Willard Call Letter

Bountiful, Utah

April 25, 1931

My dear Family,

This is the kind of an occasion and this is the kind of an audience when the head of the house feels as though he could speak of himself arid his own. In retrospection, I see a man who is in many ways disappointing, whose present is not at all what I thought. He would be at the age of 65, and Henry Ford with all his millions cannot buy a little corner of my cherished possessions, and I do not ask permission to try it all over, for I know that many a wiser man than I has done worse.

First, I firmly believe that my chances in this life have been better than many another man’s because of merits of a former life. Even in this late present, am I not influenced by the wise watch-care of a loving father, the tender cares of a doting mother, the perfect confidence of prayerful brothers and sisters, and the constant company of wives and a house full of children who believe in me? And so when I preach the gospel I am operating for us. When I followed our country’s flag onto foreign soil, you buoyed me up and strengthened me. When I understood to live one of the higher laws of revealed religion, you were at my side and you smiled encouragement. Now I have a secret to let loose, and if you grasp it in your youth, twill be worth more than money to you. “In all the big things of life, you may each be a junior partner with him who knows, and with our Heavenly Father for a confidential adviser, none of you will go far wrong.”

How did I find these wonderful mothers of yours? I asked him to direct me. I told him of the clean blood that ran through my veins, of the background of my parentage, and of my own life of purity, and I asked him to help me to match it in those who wore to be the mothers of my children. I acknowledge my life to have been a financial failure, but many a rich man will be glad to pay boot in an even trade with me when the final balance is drawn. Now in all this, do you see that I’m coaxing my wives and my children to find as much pride in their husband and father as everyday he finds, in you, and I offer the suggestion, that card playing is pernicious. That the use of tobacco is forbidden. That profanity is a crime. That immorality is never to be tolerated. That the gospel has been revealed from Heaven. That prayer makes the success. That the payment of an honest tithing is simply failing to use money entrusted to you which isn’t yours. Never speak disparagingly of the Lord’s anointed. Keep always before you your heritage, for you are the sum, and product of four generations of pare living.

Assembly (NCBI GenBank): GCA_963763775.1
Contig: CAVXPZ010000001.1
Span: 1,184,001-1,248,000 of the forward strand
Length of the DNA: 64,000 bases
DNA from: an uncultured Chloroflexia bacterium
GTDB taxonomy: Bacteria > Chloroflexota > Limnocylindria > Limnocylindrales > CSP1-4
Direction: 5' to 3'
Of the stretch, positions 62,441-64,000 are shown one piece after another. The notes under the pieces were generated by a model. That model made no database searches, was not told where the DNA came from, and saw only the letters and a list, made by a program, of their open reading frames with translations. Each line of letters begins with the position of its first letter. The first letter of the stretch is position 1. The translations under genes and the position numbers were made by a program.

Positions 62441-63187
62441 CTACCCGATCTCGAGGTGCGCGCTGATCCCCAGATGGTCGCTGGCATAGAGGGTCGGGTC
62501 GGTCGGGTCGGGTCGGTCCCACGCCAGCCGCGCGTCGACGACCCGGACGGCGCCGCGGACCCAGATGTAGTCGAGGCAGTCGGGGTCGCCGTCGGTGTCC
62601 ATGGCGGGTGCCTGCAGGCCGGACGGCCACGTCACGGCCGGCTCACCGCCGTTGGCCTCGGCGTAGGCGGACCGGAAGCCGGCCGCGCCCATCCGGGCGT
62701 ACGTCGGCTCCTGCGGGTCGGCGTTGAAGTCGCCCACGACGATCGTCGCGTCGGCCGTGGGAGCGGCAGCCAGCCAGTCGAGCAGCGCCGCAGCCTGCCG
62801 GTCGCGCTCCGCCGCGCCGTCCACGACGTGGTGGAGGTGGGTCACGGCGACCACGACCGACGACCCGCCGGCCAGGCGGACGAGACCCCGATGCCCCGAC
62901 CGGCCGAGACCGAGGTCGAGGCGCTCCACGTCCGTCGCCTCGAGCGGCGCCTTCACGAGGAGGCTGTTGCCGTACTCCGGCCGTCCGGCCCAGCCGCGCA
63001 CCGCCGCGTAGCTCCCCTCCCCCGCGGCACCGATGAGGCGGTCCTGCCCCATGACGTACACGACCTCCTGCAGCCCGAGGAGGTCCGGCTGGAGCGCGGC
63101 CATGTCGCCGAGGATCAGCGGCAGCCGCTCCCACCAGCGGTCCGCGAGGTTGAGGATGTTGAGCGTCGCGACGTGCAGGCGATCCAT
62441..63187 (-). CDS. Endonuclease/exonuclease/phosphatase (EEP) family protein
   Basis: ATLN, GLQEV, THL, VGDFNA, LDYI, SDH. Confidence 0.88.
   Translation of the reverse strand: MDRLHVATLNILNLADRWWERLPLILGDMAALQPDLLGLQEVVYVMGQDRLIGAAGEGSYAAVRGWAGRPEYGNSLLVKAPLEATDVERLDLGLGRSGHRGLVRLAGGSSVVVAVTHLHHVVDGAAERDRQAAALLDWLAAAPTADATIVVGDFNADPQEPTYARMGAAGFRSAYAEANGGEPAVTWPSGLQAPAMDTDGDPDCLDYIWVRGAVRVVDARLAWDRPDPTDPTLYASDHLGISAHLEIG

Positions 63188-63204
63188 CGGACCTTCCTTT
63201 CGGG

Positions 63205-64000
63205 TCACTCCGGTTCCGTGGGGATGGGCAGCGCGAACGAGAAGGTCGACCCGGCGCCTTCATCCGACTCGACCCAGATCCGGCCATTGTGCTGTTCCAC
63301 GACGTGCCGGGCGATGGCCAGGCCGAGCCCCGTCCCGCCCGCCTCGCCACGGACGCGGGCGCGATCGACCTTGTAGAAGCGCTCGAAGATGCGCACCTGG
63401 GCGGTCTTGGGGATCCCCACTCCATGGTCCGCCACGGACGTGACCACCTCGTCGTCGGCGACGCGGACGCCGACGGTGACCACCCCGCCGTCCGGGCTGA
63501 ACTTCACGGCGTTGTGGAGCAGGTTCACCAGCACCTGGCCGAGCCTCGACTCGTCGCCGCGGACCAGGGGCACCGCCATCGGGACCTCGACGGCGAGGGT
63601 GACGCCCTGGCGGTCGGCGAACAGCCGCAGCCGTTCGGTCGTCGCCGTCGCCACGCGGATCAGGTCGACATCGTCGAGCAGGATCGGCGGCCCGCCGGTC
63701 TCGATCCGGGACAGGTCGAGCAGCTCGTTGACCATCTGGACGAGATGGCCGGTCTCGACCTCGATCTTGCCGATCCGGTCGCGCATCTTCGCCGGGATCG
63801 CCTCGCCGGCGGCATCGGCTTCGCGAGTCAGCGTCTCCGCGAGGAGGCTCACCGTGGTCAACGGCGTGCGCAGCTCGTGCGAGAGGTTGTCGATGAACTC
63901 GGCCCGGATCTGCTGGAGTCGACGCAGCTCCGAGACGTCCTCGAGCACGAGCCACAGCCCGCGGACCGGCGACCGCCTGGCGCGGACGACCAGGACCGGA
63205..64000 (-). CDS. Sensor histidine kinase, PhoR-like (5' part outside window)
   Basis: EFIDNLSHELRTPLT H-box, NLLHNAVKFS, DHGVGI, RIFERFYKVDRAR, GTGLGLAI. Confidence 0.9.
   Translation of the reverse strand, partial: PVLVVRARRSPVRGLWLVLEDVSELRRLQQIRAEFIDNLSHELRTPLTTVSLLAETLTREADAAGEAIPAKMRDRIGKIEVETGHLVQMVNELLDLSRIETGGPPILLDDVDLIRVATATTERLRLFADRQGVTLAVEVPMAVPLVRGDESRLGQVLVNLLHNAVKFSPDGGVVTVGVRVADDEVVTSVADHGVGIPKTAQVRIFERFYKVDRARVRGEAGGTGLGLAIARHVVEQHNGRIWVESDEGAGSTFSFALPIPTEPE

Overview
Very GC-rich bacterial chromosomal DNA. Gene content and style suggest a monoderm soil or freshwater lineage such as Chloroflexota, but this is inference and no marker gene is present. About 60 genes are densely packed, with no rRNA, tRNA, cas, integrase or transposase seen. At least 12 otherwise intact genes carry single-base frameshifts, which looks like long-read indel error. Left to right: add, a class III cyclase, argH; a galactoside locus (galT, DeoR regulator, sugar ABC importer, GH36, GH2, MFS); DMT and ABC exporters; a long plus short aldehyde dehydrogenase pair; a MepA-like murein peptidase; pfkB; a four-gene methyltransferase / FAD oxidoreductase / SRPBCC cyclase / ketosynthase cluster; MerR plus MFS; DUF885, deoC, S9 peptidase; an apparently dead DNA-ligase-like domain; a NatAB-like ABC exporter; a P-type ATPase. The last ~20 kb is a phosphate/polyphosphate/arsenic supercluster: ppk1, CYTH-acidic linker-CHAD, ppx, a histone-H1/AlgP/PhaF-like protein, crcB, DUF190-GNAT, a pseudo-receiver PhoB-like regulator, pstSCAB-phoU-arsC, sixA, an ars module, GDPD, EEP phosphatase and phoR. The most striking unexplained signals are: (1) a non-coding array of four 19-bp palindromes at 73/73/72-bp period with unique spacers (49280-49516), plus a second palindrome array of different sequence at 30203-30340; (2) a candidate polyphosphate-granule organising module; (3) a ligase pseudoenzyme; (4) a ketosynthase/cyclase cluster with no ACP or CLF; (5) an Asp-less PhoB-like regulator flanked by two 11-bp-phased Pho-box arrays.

Your Father,

Willard Call

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